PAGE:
Wednesday, October 27, 2021

Book Notes: Wilson-Raybould on PMs and Cabinets

My daughter pointed out to me that 'Indian' In the Cabinet, the slightly awkward title of Jody Wilson-Raybound's recent memoir of her stint in federal politics, surely alludes to the late twentieth-century children's book and movie Indian in the Cupboard, about a plastic action figure that comes to life and teaches English children lessons on tolerance. But the Wilson-Raybound memoir could also be titled Cabinet Minister in the Cabinet

Wilson-Raybould is eloquent about the difficulties an Indigenous woman faces in Canadian politics, in Ottawa, in parliament, in the cabinet, and about the constant stress involved in resisting that treatment. That's an important story, and she tells it well. But there is abundant evidence in her memoir that in significant ways the prime minister and his office treated her the way they treated everyone in cabinet. That is, they saw her as a junior officer assigned to implement and carry out decisions made within the unelected cohort around the prime minister.

Most cabinet ministers are willing to live within that system, it seems. Indeed most of our political scientists and commentators are convinced it is the way parliamentary government should and must function.

Wilson-Raybound describes how she was temperamentally inclined to resist that kind of assignment by her whole upbringing in Indigenous politics, and how offended she was to find Trudeau and his team betraying their commitment that, as one of his cabinet ministers, she would be able to make real contributions to government policy. Her portrait of Trudeau -- as a prime minister like any other Canadian prime minister, almost totally uninclined to take advice from, or delegate authority to, anyone in caucus or cabinet -- is devastating.

That she was attorney-general, with a obligation to separate legal judgment from political calculation, turned her general reluctance to be treated as a flunky into a crisis and a scandal. The government's response to her charge that in the SNC Lavalin matter she was pressured to bend her legal obligations for the government's political convenience seems to have been: "Hey, we treat everyone that way, that's just how it works."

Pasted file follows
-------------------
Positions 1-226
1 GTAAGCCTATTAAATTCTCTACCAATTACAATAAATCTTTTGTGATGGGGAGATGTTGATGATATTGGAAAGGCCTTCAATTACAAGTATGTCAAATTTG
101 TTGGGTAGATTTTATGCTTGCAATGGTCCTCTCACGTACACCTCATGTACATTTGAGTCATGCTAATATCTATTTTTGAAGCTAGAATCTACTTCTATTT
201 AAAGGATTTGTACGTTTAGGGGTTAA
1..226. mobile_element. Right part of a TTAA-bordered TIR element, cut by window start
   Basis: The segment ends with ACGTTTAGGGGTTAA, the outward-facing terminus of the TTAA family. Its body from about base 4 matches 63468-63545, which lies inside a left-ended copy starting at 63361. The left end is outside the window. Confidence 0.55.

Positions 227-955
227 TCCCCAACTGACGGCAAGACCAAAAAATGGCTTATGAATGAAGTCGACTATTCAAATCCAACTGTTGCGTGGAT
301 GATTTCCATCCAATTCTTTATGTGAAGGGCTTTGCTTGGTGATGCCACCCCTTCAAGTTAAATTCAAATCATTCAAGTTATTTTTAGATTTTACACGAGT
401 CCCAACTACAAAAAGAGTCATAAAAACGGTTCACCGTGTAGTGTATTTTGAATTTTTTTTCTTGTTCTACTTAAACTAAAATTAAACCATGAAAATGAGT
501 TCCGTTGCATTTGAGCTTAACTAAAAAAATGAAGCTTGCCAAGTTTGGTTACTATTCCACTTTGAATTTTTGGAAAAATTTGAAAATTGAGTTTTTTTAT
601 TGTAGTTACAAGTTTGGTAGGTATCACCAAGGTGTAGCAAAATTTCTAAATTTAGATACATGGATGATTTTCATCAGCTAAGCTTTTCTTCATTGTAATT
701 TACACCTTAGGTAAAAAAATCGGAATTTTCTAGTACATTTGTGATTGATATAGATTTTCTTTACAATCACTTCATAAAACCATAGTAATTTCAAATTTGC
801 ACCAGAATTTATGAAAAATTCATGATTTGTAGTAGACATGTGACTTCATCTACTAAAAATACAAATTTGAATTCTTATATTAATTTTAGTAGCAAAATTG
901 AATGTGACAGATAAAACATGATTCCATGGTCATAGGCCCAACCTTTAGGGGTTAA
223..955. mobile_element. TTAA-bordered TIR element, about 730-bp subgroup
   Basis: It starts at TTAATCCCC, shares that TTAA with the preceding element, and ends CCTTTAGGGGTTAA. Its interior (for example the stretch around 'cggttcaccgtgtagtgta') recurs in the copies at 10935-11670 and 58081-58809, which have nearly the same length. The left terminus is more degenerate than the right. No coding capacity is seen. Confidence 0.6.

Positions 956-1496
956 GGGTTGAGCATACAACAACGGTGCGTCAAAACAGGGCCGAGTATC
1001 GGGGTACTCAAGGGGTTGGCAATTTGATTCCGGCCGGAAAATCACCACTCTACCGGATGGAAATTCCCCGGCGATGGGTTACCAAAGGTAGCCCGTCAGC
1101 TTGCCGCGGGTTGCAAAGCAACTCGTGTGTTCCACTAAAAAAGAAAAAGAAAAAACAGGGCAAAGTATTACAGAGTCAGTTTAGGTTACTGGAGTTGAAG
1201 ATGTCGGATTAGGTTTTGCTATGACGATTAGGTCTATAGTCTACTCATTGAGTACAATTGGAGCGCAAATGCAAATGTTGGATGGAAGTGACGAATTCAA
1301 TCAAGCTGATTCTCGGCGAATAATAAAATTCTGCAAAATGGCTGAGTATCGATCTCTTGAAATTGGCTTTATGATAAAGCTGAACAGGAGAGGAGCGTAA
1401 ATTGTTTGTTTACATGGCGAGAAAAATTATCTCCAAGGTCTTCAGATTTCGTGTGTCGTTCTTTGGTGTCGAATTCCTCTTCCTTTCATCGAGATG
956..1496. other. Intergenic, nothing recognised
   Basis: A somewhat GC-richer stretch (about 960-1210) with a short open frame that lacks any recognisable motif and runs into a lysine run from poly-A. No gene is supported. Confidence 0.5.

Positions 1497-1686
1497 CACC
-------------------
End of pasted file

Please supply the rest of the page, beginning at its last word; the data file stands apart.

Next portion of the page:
It's a devastating portrait of misgovernment that is deeply structured within the working of Canadian politics and political culture. 

It's discouraging, also, that Wilson-Raybould has so few solutions to offer to the problem of prime ministerial authoritarianism that drove her from cabinet. She talks fondly of her experience of Indigenous consensus-building (though one can think of a lot of rough politics within Indigenous circles), and she gestures broadly to an ideal of parliamentarians working together and leaving behind oppositional mindsets. Sadly, there's no sense here that this gifted and dedicated individual, now out of federal politics, believes that cabinet members, and backbenchers, or backbenchers, might ever pick up the immense latent power they have to hold leaders and prime ministers to account. No more than anyone else does she see the potential clout cabinets and caucus can wield in a parliamentary system when they are willing and aware.

There was a major cabinet shuffle yesterday. How will the new cabinet -- and those now returned to the backbenches -- deal with the problem Wilson-Raybould identifies?
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